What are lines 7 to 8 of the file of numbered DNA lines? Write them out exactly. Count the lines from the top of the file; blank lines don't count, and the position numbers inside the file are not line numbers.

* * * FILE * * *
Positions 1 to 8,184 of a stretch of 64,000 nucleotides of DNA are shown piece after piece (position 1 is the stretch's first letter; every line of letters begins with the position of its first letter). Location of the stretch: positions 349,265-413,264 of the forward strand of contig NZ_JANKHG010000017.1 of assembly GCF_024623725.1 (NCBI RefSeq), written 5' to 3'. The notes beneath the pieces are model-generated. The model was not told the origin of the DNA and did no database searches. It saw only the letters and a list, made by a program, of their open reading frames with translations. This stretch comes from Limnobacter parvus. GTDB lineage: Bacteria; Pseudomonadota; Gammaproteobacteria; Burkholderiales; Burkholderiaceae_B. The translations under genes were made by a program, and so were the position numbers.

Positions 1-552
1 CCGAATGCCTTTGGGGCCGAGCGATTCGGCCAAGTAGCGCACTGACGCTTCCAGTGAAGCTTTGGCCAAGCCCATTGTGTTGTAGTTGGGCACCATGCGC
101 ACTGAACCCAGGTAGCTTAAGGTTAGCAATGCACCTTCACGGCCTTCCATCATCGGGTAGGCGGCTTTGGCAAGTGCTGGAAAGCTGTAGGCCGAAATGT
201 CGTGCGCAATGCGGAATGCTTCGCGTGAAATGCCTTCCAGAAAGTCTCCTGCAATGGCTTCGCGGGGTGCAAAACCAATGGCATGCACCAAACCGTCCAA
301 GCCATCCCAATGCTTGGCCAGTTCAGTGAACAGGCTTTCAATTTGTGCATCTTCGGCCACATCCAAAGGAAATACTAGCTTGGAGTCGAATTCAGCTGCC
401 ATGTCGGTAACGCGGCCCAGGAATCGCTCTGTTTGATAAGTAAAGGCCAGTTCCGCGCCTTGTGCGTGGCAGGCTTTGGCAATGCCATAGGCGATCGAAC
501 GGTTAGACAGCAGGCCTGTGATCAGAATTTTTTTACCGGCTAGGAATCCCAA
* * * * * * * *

401 ATGTCGGTAACGCGGCCCAGGAATCGCTCTGTTTGATAAGTAAAGGCCAGTTCCGCGCCTTGTGCGTGGCAGGCTTTGGCAATGCCATAGGCGATCGAAC
501 GGTTAGACAGCAGGCCTGTGATCAGAATTTTTTTACCGGCTAGGAATCCCAA